An alternative formulation of Epilim should be used in this group of patients, due to the tablet size and need for dose titration. Epilim Liquid (sugar-free) or Epilim Syrup are alternatives.


Although the pharmacokinetics of Epilim are modified in the elderly, they have limited clinical significance and dosage should be determined by seizure control. The volume of distribution is increased in the elderly and because of decreased binding to serum albumin, the proportion of free drug is increased. This will affect the clinical interpretation of plasma valproic acid levels.

In patients with renal insufficiency

It may be necessary to decrease the dosage. Dosage should be adjusted according to clinical monitoring since monitoring of plasma concentrations may be misleading (see section 5.2 Pharmacokinetic Properties).

Combined Therapy

When starting Epilim in patients already on other anticonvulsants, these should be tapered slowly; initiation of Epilim therapy should then be gradual, with target dose being reached after about 2 weeks. In certain cases it may be necessary to raise the dose by 5 to 10mg/kg/day when used in combination with anticonvulsants which induce liver enzyme activity, e.g. phenytoin, phenobarbital and carbamazepine. Once known enzyme inducers have been withdrawn it may be possible to maintain seizure control on a reduced dose of Epilim. When barbiturates are being administered concomitantly and particularly if sedation is observed (particularly in children) the dosage of barbiturate should be reduced.

NB: In children requiring doses higher than 40mg/kg/day clinical chemistry and haematological parameters should be monitored.

Optimum dosage is mainly determined by seizure control and routine measurement of plasma levels is unnecessary. However, a method for measurement of plasma levels is available and may be helpful where there is poor control or side effects are suspected (see section 5.2 Pharmacokinetic Properties).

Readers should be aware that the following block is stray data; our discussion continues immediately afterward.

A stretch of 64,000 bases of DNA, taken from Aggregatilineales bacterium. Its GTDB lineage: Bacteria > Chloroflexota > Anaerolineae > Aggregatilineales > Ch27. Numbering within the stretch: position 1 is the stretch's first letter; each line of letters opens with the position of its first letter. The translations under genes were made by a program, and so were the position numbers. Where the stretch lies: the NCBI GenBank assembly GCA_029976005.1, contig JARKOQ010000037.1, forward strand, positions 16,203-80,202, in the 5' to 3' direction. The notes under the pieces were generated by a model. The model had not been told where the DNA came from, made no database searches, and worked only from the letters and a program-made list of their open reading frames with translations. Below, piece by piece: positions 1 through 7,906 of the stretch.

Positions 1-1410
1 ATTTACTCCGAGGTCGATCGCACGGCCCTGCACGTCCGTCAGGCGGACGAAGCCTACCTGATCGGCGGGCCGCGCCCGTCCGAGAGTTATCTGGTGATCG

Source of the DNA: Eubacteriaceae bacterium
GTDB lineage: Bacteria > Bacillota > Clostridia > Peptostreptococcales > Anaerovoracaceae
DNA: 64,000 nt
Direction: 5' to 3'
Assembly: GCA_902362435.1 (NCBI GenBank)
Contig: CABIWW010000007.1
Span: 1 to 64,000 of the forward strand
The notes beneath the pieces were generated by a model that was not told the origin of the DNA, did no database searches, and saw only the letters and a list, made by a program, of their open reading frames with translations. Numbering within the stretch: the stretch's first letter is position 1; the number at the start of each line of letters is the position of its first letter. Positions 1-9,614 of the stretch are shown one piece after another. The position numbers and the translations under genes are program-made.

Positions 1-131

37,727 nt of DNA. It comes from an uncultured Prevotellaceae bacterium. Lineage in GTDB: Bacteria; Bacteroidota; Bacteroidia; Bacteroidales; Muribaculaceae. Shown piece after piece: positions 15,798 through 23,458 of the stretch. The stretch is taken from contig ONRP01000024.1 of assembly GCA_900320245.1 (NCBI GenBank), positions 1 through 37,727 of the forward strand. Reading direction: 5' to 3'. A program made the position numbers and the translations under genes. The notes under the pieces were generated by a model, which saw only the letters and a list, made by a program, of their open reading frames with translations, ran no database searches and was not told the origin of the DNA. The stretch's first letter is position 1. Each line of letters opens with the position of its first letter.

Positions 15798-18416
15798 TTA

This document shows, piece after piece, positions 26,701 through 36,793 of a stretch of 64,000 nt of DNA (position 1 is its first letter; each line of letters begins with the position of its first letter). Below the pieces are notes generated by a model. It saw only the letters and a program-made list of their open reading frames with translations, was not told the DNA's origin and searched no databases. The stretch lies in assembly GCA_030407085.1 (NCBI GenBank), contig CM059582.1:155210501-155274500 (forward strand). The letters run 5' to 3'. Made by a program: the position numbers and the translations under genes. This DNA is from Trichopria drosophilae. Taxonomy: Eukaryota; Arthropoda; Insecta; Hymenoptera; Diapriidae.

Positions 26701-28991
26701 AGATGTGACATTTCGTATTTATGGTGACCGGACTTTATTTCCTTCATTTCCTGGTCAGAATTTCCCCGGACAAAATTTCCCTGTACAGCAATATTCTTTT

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4.3 Contraindications

- Active liver disease

- Personal or family history of severe hepatic dysfunction, especially drug related

- Hypersensitivity to sodium valproate

- Porphyria

Valproate is contraindicated in patients known to have mitochondrial disorders caused by mutations in the nuclear gene encoding the mitochondrial enzyme polymerase γ (POLG), e.g. Alpers-Huttenlocher Syndrome, and in children under two years of age who are suspected of having a POLG-related disorder (see section 4.4).

Patients with known urea cycle disorders (see Section 4.4 )

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4.4 Special warnings and precautions for use


Female children, female adolescents, women of childbearing potential and pregnant women

Epilim should not be used in female children, in female adolescents, in women of childbearing potential and pregnant women unless alternative treatments are ineffective or not tolerated because of its high teratogenic potential and risk of developmental disorders in infants exposed in utero to valproate. The benefit and risk should be carefully reconsidered at regular treatment reviews, at puberty and urgently when a woman of childbearing potential treated with Epilim plans a pregnancy or if she becomes pregnant.

Women of childbearing potential must use effective contraception during treatment and be informed of the risks associated with the use of Epilim during pregnancy (see section 4.6).

The prescriber must ensure that the patient is provided with comprehensive information on the risks alongside relevant materials, such as a patient information booklet, to support her understanding of the risks.

In particular the prescriber must ensure the patient understands:

• The nature and the magnitude of the risks of exposure during pregnancy, in particular the teratogenic risks and the risks of developmental disorders.

• The need to use effective contraception.

• The need for regular review of treatment.

• The need to rapidly consult her physician if she is thinking of becoming pregnant or there is a possibility of pregnancy.

In women planning to become pregnant all efforts should be made to switch to appropriate alternative treatment prior to conception, if possible (see section 4.6).

Valproate therapy should only be continued after a reassessment of the benefits and risks of the treatment with valproate for the patient by a physician experienced in the management of epilepsy or bipolar disorder.

Stopping treatment may lead to an immediate relapse of the underlying symptoms; care should therefore be taken when consideration is being given to the withdrawal of treatment.

Carbapenems agents